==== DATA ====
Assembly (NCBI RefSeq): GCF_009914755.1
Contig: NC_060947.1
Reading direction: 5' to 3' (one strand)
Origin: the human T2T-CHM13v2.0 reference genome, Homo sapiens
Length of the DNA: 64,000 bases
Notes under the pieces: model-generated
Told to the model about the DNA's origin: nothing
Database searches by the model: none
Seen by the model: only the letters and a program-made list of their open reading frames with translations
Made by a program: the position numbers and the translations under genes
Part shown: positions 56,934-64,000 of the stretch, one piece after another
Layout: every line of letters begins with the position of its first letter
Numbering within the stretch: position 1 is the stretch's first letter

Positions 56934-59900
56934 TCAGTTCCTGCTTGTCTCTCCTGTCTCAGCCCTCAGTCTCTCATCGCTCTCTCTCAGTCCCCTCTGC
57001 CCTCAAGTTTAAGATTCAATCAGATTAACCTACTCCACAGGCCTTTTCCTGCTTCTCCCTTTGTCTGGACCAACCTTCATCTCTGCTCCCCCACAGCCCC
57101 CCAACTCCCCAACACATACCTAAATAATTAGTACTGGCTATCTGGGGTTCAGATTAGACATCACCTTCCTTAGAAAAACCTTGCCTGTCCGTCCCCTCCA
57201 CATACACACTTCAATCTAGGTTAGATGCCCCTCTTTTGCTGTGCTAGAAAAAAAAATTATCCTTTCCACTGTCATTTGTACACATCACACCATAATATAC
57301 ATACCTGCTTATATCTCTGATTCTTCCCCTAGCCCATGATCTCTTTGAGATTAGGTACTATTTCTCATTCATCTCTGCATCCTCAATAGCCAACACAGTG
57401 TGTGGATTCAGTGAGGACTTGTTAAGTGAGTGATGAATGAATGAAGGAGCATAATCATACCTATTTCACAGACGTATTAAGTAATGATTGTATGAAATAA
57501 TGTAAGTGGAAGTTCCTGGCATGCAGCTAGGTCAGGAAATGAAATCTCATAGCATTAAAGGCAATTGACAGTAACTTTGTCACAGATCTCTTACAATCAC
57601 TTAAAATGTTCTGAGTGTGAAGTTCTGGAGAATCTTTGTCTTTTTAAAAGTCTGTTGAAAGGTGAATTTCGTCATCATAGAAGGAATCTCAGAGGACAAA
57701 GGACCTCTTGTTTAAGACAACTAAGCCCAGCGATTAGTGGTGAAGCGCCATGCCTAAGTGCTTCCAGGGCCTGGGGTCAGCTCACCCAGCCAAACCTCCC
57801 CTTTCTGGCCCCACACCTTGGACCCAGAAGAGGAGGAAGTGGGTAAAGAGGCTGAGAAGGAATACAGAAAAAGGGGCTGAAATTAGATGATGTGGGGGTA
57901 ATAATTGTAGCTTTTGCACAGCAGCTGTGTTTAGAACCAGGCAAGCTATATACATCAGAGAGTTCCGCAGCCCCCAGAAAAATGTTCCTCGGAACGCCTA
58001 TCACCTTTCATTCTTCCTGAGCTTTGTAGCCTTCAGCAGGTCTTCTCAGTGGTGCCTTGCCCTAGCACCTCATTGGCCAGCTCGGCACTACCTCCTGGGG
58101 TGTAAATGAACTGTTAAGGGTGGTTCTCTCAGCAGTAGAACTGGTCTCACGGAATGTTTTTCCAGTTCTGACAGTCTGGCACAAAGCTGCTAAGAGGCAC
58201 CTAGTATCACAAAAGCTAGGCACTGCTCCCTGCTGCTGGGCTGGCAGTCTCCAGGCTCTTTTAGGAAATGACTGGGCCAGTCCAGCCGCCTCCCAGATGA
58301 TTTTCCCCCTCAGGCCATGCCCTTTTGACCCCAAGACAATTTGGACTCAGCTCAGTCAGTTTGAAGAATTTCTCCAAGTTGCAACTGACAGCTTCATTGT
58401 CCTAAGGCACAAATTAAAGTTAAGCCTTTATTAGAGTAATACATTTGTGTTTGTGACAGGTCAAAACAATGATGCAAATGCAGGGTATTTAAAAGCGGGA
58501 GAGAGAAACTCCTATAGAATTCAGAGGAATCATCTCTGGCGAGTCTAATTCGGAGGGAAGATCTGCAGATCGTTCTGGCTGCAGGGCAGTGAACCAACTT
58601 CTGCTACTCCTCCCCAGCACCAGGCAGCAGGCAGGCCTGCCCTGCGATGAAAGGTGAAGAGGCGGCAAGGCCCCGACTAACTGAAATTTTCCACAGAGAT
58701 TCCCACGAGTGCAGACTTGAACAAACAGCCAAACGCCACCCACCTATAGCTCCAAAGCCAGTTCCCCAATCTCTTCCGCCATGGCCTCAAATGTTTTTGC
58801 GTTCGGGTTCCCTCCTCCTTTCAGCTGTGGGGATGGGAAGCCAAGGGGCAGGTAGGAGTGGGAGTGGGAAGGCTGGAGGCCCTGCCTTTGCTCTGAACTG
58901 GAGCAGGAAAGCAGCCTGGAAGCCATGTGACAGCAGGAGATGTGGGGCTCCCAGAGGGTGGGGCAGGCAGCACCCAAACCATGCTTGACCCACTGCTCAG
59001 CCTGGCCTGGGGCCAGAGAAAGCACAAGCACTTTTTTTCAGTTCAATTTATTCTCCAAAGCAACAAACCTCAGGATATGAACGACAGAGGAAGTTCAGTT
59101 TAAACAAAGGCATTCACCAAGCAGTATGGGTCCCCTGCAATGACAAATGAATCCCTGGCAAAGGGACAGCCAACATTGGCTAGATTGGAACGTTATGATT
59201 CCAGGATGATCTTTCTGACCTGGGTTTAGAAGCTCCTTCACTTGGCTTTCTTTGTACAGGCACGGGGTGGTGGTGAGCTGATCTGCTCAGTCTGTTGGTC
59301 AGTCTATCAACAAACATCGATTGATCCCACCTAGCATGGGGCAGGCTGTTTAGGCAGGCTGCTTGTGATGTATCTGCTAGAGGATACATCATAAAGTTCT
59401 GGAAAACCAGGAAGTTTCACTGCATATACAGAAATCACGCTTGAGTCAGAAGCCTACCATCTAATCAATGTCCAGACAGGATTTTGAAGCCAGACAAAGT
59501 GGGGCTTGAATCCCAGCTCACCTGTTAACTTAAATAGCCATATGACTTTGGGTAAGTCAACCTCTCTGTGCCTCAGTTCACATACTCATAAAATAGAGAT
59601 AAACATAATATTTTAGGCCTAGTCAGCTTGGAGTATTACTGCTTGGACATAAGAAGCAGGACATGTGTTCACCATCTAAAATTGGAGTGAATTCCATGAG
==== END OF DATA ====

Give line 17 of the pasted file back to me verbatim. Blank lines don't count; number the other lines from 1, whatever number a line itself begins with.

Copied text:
57101 CCAACTCCCCAACACATACCTAAATAATTAGTACTGGCTATCTGGGGTTCAGATTAGACATCACCTTCCTTAGAAAAACCTTGCCTGTCCGTCCCCTCCA